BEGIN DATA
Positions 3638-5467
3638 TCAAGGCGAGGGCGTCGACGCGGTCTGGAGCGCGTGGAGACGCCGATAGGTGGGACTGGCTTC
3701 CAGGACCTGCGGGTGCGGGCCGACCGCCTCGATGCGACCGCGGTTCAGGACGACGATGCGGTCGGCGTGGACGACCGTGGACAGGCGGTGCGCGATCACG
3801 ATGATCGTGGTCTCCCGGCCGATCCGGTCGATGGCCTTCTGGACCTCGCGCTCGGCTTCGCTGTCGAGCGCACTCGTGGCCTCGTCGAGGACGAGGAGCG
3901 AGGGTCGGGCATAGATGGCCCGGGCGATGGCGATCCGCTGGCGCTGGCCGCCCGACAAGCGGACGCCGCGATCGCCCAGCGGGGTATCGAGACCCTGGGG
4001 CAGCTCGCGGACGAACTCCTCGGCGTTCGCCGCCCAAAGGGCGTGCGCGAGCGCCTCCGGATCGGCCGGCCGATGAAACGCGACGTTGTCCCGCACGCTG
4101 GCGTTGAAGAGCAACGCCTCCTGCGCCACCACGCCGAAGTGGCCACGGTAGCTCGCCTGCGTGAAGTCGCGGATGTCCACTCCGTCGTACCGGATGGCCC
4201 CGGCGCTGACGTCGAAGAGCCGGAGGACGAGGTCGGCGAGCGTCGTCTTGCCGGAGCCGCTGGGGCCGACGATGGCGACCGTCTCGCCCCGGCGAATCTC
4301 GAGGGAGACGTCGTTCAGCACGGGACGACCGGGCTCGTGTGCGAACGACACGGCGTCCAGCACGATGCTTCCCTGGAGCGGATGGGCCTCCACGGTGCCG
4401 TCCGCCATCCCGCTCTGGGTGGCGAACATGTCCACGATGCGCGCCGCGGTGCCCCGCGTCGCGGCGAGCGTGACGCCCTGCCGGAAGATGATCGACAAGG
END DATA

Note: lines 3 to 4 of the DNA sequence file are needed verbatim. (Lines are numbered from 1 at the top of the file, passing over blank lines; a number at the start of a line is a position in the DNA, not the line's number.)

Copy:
3701 CAGGACCTGCGGGTGCGGGCCGACCGCCTCGATGCGACCGCGGTTCAGGACGACGATGCGGTCGGCGTGGACGACCGTGGACAGGCGGTGCGCGATCACG
3801 ATGATCGTGGTCTCCCGGCCGATCCGGTCGATGGCCTTCTGGACCTCGCGCTCGGCTTCGCTGTCGAGCGCACTCGTGGCCTCGTCGAGGACGAGGAGCG